Monday, October 18, 2010

Agragr - Rails Rumble 2010

Last weekend was my third Rails Rumble. Michelle, Kelly and I set out to build a social news aggregator aggregator. We called it Agragr.

Agragr is only really one page. We worked to pack in as much information as possible to give people a fast overview of news as it comes in. The simplicity and density of the information on the page along with the convenience of it polling for new news and notifying you in an non-obnoxious manner is nice. I can leave it open when I go out and when I come back I know exactly what new stuff popped up without trawling through links I've already read on a multitude of different sites.

This Rumble was much more pleasant and relaxed than the previous years. We had a smaller idea and didn't end up cutting features on Sunday like we have in the past, we even had time to do some testing and caught a few of the weird little bugs that snuck in. Delivering something that's complete and useful is a much better feeling than pushing out something with niggling bugs.

Having a team of three was also surprisingly convenient. With a designer, a javascript dev and a Rails dev we didn't end up stepping on anyones toes and always knew who to ask about something. Filling out the team might have let us broaden our target, but we've learned that that can be pretty dangerous when you only have 48 hours.

I've normally learned a lot from doing the Rumble. That was slightly less true this year, although there was a good deal of shiny new Rails 3 things that it was a good chance to use. The new scoping and Arel methods made writing all the filters much much easier and cleaner than filtering has been in the past.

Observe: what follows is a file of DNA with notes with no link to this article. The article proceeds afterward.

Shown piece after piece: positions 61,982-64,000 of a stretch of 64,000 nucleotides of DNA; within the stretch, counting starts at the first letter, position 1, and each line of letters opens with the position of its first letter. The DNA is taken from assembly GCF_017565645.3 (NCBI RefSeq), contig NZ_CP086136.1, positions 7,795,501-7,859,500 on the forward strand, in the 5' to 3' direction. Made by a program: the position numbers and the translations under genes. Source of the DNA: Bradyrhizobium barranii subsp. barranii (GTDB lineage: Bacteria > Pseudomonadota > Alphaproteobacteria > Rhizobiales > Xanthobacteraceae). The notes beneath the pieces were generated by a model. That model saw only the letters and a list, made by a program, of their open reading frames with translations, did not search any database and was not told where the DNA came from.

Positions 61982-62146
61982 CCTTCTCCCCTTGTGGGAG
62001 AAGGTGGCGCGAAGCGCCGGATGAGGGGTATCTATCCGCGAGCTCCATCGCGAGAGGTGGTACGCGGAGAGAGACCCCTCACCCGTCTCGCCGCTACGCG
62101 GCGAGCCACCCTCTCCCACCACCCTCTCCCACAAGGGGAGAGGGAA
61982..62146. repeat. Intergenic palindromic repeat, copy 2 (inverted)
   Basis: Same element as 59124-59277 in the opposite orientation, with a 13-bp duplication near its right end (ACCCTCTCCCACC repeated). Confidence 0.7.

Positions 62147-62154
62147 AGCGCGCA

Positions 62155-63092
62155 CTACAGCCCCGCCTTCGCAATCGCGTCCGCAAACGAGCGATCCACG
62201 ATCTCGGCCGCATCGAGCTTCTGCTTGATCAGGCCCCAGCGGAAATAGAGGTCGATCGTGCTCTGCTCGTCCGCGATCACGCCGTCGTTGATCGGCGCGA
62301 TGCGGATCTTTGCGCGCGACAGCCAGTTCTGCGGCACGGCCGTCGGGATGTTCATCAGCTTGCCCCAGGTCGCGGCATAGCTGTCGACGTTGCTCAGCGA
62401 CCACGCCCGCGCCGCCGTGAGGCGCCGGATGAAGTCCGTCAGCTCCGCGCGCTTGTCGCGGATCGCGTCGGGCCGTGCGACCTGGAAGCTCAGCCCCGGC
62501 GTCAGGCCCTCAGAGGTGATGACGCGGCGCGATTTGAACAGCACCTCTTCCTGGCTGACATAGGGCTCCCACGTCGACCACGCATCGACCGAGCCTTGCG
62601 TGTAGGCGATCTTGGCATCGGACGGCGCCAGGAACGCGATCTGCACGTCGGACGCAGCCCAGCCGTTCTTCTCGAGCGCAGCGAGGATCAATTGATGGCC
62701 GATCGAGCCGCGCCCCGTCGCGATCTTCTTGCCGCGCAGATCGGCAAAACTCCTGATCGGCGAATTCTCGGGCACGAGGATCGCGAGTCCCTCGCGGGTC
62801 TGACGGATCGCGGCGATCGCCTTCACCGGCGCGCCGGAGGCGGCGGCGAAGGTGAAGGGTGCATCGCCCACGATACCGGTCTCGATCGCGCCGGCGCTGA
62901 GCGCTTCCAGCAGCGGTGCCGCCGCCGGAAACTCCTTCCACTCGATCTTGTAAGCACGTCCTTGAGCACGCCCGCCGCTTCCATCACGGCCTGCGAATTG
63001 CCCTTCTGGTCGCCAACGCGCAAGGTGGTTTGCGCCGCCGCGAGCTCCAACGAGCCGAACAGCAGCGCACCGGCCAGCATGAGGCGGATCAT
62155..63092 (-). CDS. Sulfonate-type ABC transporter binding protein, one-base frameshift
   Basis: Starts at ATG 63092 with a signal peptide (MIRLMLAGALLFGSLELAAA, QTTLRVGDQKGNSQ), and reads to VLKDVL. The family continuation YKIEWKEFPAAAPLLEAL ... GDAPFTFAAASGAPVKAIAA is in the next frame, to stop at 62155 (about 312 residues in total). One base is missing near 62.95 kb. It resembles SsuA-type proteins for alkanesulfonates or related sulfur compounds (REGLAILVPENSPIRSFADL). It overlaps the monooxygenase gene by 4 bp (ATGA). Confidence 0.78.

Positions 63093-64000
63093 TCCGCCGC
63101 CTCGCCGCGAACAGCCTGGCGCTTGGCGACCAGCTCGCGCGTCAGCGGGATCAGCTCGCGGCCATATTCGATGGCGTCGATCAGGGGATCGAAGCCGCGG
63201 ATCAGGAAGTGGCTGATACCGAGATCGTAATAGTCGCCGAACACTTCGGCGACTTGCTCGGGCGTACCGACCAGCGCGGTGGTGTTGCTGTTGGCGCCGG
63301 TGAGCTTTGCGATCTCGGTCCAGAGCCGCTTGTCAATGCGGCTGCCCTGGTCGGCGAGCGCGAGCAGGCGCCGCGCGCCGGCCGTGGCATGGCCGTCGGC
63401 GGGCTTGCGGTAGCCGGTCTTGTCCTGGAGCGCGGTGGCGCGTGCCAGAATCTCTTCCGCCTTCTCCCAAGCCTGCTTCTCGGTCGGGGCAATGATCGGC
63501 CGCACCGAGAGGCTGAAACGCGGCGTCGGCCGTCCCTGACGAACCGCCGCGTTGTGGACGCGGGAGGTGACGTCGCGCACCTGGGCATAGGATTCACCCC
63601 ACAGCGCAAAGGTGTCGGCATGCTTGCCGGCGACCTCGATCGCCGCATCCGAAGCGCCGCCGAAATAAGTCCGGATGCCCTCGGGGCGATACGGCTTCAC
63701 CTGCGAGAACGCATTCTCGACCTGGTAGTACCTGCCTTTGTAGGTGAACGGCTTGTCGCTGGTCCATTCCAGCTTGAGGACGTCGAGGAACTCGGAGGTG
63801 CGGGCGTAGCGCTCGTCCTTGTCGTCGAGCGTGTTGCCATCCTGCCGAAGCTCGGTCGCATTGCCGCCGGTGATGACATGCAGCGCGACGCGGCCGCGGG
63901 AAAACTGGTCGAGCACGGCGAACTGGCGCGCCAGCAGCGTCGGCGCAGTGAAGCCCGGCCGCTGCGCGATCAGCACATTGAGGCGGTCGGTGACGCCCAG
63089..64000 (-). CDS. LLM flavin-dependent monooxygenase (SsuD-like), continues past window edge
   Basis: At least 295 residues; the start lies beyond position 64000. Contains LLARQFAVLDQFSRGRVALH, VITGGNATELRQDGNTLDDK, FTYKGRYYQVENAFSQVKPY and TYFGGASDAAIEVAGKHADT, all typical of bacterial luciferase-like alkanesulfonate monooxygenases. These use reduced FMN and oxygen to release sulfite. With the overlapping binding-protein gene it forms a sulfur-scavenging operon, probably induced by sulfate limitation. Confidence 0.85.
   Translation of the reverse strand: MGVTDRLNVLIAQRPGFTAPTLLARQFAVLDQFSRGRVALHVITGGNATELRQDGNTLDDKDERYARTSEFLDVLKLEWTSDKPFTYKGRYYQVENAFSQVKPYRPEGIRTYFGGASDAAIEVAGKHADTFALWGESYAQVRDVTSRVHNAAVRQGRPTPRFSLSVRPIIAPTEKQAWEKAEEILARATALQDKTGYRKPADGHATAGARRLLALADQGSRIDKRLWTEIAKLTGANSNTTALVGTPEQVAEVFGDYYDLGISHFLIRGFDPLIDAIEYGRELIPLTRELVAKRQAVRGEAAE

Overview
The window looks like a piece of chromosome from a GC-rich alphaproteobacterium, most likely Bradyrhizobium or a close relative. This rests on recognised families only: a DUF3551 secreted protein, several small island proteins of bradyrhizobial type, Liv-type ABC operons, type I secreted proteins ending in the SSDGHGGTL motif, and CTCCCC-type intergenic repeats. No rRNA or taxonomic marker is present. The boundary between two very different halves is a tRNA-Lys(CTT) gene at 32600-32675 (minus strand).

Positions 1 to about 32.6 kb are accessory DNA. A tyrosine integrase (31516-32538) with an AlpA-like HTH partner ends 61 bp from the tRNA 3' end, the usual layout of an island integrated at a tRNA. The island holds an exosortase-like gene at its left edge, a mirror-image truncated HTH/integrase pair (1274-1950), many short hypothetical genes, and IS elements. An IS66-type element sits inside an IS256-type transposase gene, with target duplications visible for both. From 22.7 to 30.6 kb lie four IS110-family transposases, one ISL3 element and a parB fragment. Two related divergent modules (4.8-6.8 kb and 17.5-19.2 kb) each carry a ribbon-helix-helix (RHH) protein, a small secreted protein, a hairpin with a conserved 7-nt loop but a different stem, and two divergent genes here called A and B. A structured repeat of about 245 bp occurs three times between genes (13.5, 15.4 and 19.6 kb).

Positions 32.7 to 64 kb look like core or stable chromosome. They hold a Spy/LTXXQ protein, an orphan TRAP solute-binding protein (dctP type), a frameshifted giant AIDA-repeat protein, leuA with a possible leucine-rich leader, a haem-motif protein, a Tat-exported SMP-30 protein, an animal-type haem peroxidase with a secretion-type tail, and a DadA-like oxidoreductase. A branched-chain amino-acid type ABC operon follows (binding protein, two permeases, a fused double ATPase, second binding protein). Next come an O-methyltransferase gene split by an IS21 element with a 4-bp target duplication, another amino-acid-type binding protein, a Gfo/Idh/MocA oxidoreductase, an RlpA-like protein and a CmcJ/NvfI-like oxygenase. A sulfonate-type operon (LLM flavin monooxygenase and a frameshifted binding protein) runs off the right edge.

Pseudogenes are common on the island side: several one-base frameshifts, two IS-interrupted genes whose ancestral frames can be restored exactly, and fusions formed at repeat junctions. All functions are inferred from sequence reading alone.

This Rumble was fun and relaxed. For any future Rumbles I'll probably continue with the idea of building small functional utilities that I'll use instead of epic beginnings of larger projects. Less stress and you can sleep, so you don't lose the next few days of the week to recovery.

The following is a brief log of what I did during my waking periods of the competition:

Phase 1(First 13 hours)
Set up server, source control, base app and tell people where everything is to start putting layouts etc.
Wrote migrations and some simple models.
Generated seeds for default topics and sources.
Wrote RSS parser for HN, rake import tasks, and Json importer for Reddit.

Phase 2(Central 19 hours)
Fixed RVM and passenger issues.
Wrote all the front end stuff for spitting out links.
Worked out all the session details for storing filters and topics.
Sorted out cron tasks for server.
Worked on scoping all the filters with shiny new Rails 3 database methods and scoping.
Generecised importers so that we can easily add future RSS feeds and Reddits.
Fiddled with timestamps a whole bunch to get the right things popping out on the page when it's polled.

Phase 3(Final 4 hours)
Wrote a bunch more filters.
Sorted out some bugs with updating topics and filters.
Testing and helping with bits and pieces.
Tagged final release.